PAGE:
2002 Leadership Challenges on Employment Policy
Audio Conference Series - May 23, 2002
Section 188 - Non-Discrimination and Equal Opportunity
Moderator: Michael Morris
Director, RRTC on Workforce Investment and Employment Policy for Persons with Disabilities
Gregory T. Shaw
Chief, Office of External Enforcement, Civil Rights Center
U.S. Department of Labor
Evelyn Rodrigues (invited)
Department of Employment Security, Washington State
Director of the Center for the Study and Advancement of Disability Policy
Section 188 of the Workforce Investment Act of 1998 (WIA) prohibits discrimination on the grounds of disability, as well as race, color, religion, sex, age, and national origin. Discriminatory actions prohibited by the final regulations issued on November 12, 1999 include denying an individual with a disability the opportunity to participate in or benefit from services or training offered through the workforce development system; affording an opportunity that is not equal to those afforded to others; or providing different, segregated, or separate opportunity to individuals with disabilities that is not as effective as those provided to others. In addition, individuals with disabilities must be provided reasonable accommodations with regard to benefits, services, training, and employment assistance that is made available through One-Stop Centers.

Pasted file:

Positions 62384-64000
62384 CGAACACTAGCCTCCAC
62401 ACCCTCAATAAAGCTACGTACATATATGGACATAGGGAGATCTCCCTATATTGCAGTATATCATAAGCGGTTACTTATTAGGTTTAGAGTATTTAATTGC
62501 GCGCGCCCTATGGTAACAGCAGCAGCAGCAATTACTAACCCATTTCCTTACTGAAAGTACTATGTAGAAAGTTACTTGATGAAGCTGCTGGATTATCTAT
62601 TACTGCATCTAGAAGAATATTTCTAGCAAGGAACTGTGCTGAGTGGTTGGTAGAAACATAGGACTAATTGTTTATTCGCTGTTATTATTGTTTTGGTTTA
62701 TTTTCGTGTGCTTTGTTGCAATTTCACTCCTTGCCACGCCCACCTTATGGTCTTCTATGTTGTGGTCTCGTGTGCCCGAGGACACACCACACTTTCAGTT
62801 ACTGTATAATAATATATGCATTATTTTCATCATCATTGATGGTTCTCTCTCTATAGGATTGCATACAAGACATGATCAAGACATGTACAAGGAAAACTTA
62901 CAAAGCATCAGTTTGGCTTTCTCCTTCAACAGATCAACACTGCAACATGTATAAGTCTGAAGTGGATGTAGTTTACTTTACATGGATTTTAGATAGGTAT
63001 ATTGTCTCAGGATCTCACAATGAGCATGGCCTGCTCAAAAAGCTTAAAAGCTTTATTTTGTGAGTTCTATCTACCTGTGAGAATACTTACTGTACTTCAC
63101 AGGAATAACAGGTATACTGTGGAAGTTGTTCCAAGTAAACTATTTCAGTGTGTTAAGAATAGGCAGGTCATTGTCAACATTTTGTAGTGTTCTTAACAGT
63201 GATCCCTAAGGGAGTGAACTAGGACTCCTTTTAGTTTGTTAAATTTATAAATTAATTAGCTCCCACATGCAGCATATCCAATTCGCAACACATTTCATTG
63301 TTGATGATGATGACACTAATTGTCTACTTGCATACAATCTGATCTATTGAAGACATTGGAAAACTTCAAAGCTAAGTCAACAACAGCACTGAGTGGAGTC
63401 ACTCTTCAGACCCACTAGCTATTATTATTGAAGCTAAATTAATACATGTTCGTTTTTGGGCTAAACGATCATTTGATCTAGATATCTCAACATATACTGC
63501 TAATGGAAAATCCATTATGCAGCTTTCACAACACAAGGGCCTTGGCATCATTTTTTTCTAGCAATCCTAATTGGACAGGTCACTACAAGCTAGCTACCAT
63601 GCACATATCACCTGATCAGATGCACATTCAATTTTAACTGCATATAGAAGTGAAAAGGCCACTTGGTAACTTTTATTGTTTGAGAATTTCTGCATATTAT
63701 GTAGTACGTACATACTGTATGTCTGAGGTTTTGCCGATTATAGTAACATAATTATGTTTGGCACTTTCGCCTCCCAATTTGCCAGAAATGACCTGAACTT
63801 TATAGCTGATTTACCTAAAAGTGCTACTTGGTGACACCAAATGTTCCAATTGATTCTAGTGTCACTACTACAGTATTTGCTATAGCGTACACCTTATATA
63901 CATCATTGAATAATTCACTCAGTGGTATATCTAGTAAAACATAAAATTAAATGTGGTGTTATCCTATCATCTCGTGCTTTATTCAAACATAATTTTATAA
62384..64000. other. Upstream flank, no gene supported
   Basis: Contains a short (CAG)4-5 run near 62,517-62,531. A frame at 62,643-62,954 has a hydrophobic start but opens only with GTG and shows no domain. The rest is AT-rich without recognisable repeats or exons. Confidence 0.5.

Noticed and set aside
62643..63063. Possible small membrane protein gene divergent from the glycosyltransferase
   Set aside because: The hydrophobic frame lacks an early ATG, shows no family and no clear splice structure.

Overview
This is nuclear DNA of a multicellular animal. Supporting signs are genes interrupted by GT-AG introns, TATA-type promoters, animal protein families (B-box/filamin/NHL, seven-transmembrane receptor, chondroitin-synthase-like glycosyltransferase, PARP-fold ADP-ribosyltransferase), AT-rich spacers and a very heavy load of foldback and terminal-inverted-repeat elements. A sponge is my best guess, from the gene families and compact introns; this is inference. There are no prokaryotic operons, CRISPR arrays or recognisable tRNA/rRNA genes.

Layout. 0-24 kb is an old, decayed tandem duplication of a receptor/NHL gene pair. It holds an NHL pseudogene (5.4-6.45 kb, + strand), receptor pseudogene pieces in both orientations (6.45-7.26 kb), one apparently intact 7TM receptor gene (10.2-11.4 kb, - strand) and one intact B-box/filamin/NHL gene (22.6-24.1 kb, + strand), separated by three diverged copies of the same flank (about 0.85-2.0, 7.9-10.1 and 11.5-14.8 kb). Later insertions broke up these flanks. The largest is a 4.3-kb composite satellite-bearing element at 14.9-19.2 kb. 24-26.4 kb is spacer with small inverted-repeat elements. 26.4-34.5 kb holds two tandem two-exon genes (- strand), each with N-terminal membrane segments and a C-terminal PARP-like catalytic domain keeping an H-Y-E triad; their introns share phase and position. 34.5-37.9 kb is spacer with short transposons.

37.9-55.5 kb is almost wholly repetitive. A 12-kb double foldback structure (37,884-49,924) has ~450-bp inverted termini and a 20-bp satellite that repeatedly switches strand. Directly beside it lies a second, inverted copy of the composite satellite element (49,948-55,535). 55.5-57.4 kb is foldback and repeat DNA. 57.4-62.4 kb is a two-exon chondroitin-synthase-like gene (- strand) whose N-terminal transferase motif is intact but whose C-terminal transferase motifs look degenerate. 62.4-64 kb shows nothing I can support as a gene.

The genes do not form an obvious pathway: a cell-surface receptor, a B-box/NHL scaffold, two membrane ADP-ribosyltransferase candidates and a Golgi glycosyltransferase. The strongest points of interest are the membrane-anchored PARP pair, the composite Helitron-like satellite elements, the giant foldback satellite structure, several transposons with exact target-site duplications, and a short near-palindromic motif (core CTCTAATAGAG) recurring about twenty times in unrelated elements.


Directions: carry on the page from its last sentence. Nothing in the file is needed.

Each state is required to submit to the Civil Rights Center of the U.S. Department of Labor, a written plan called a "Methods of Administration" (MOA) that describes how the state will meet its nondiscrimination and equal opportunity responsibilities.
This audio conference will provide an update and status report on current federal activities regarding oversight of the state's Section 188 obligations. The conference will share findings and recommendations regarding a review and analysis of a selected sample of state MOUs for policymakers, persons with disabilities, and other stakeholders in the workforce system. Complaint procedures and the rights of persons with disabilities will be reviewed and suggested strategies for systems change will be highlighted.